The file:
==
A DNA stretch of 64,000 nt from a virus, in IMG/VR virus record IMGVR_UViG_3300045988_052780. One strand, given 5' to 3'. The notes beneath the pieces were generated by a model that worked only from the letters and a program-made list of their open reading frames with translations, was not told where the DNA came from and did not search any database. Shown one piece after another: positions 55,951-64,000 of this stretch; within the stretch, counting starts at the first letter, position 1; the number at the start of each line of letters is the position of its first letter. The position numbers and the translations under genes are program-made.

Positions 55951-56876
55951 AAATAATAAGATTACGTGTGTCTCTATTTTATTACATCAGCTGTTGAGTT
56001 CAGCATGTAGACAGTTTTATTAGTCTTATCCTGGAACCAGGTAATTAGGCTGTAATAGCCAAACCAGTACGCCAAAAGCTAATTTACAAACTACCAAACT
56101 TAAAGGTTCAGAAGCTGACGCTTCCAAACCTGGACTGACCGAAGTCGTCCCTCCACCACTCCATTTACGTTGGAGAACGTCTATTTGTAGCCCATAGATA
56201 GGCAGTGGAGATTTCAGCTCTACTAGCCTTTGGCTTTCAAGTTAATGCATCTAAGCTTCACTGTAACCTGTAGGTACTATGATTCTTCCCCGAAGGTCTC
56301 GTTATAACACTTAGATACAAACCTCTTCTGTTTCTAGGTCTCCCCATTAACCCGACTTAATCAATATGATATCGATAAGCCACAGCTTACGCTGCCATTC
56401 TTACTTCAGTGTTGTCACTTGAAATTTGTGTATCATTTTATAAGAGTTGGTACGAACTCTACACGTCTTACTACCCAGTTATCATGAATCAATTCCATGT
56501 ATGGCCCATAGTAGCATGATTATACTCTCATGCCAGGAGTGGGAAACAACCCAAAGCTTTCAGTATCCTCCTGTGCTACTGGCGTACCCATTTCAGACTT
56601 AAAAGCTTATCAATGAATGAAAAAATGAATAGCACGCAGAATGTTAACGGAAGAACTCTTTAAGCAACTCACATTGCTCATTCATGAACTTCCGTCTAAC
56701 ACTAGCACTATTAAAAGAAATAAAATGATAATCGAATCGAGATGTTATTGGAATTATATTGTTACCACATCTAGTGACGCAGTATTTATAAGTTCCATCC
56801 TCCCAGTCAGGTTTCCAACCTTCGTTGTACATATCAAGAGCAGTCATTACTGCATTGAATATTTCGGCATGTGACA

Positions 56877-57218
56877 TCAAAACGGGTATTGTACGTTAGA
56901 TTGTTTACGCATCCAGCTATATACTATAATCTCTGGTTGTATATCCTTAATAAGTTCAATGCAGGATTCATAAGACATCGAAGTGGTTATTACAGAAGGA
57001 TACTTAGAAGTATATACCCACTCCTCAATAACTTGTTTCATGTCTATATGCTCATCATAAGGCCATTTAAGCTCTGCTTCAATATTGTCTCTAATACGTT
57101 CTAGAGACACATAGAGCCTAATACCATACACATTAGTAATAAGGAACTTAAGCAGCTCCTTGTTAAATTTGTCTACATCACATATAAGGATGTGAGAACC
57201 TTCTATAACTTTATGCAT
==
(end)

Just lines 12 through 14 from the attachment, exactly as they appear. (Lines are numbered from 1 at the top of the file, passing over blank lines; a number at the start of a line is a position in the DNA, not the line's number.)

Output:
56801 TCCCAGTCAGGTTTCCAACCTTCGTTGTACATATCAAGAGCAGTCATTACTGCATTGAATATTTCGGCATGTGACA

Positions 56877-57218
56877 TCAAAACGGGTATTGTACGTTAGA